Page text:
#IMWAYR, August 26/18

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Summer reading has come to an end. Well, pretty much. I am back to work Monday morning at my district’s Summer Institute. Three days of professional development for most schools (we do four) means a lot less time for reading and we are really getting geared up for students to return after Labour Day. Today, I am happy to write a post about my reading week that was and link up with great book bloggers at teachmentortexts.com (thanks to Jen for hosting) and unleashingreaders.com (thanks to Ricki and Kellee for hosting), but next week I might be sweating the start of my twentieth year of teaching.

Books I finished this week:


I really enjoyed the author’s picture book Leave Me Alone, so I am surprised I waited so long to read this one. It’s a funny graphic novel based on some events in the author’s life, but with some artistic licence. Vera has a really hard time fitting in with kids in part due to her family being different from her other middle school friends. She struggles to try to deal with this. Eventually, she gets the idea that attending a camp for kids with Russian heritage is the way to go. She has an even rougher time fitting in her. There are some moments where Vera is trying to befriend older girls at the camp and ends up seeing them deal with problems she is kind of too young to deal with. This could be awkward for some readers, as graphic novels tend to attract younger readers. This is probably better suited for upper intermediate because of that but there some funny moments and a few heartwarming ones too.


I got this book from my ARC group Book Portage. This is an intriguing fantasy novel with portals that link a lighthouse to fantastical, unique worlds. It was just over 200 pages, but really it could have been hundreds more. What that means to me is that the author should be able to turn this into a longer series and that it won’t be intimidating to some middle grade readers who may be drawn to science fiction if it accessible. With the world’s Melanie Crowder has built here, this could end up being a five or more book series full of twists, mystery and adventure. This first book does not come out until October 23rd and I think would be perfect at my school for fans of Kevin Emerson’s Last Day on Mars. Having been to Oregon this spring, the setting was kind of perfect for me too.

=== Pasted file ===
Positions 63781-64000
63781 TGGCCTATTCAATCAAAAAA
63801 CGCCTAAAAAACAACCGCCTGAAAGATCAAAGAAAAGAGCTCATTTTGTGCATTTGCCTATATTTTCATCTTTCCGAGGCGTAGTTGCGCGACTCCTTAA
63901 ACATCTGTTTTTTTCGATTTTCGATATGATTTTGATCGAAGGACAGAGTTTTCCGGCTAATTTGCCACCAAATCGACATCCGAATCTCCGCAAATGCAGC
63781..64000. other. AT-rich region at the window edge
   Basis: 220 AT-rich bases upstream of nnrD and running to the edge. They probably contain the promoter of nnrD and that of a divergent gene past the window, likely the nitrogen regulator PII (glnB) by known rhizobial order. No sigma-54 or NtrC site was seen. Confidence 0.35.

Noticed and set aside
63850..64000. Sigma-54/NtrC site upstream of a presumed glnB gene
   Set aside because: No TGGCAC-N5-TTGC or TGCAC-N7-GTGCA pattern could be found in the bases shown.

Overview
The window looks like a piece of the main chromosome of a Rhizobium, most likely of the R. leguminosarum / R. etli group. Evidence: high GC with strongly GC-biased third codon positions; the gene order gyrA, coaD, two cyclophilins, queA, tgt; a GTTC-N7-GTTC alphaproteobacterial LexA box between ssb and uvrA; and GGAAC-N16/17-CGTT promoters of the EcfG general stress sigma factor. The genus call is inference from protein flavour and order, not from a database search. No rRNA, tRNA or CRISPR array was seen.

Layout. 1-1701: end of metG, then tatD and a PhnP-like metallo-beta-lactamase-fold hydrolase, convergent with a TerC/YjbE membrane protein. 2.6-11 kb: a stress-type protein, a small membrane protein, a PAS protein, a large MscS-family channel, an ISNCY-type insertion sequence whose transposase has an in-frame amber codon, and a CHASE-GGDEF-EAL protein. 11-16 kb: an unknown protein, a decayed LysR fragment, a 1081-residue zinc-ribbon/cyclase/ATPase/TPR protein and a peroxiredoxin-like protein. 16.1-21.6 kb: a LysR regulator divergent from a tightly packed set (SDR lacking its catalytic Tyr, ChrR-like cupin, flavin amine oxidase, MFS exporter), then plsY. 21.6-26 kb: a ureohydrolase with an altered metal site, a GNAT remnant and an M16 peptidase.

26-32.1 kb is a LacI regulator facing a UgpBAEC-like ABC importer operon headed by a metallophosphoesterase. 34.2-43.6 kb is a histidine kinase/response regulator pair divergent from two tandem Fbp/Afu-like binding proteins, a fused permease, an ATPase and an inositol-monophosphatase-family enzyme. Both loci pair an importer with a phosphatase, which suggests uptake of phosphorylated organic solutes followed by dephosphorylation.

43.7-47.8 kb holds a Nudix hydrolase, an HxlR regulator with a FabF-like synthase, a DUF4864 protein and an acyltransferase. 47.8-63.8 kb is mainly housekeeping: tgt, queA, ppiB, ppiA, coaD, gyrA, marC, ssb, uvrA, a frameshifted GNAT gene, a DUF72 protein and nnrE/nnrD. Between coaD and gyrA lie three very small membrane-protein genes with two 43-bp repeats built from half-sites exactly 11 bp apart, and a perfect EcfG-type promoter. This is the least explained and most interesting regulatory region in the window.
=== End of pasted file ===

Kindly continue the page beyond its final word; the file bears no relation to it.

Millie Fierce

I was lukewarm about this book in which a girl is mistreated and becomes fierce, lashing out at others in order to get attention. There is some neat art and I liked the opening, but did not like how the situation around Millie acting fierce is treated at the end.

Dory Fantasmagory: Head in the Clouds

The fourth in the Dory Fantasmagory series was an overdue read in my house. I alternated chapters with my eight year old. My eleven year old, as promised, lurked around and made sure she did not miss any of the fun. We love all of the characters that Abby Hanlon created, in particular, the villainous Mrs. Gobble Gracker, who in this story decides she wants the tooth fairy’s job. We find these books absolutely hilarious, and seems clear to us that Abby Hanlon knows kids so well. I am not sure anyone writes mischevious young kids better. I would read 100 of these.


Speaking of writers I would read at any time, here is another. I fell hard for Jennifer Nielsen’s writing when reading The False Prince and have pretty much grabbed everything else as quickly as I could. She was also the first author I had visit my library. Look for this in stores tomorrow, I was lucky that Scholastic sent my book order of it early! There is a bit of an obvious comparison to A Night Divided by Jennifer Nielsen. I make this comparison because they are both historical fiction and have a particularly strong and courageous girl, but both stand on their own as outstanding MG fiction. This is the story of some of the many whose resistance in the face of deplorable circumstances during WW2 in Poland gave life and hope where none seemed to exist. It is a tough but rewarding read.

Swing it, Sunny

Every week in August I have been reading at least one sequel because I find that I haven’t been doing that as much as I would like to over the last year and a half. This time, I read what is a sequel, of sorts, to Sunny Side Up. In this one, Sunny is trying her best to deal with the confusion of middle school not going quite right and the confusion around issues that her older brother is going through. The ’70s references are quickly explained so young readers will sort of get it, but I wondered if the setting was a little tricky for my readers of the first book. There are lots of clever moments, I think the scene where Sunny and a friend dress up as Swamp Nurses for Halloween was the best part. This is another graphic novel that might attract young students because of the cover, but the issues are more geared towards grade five and up.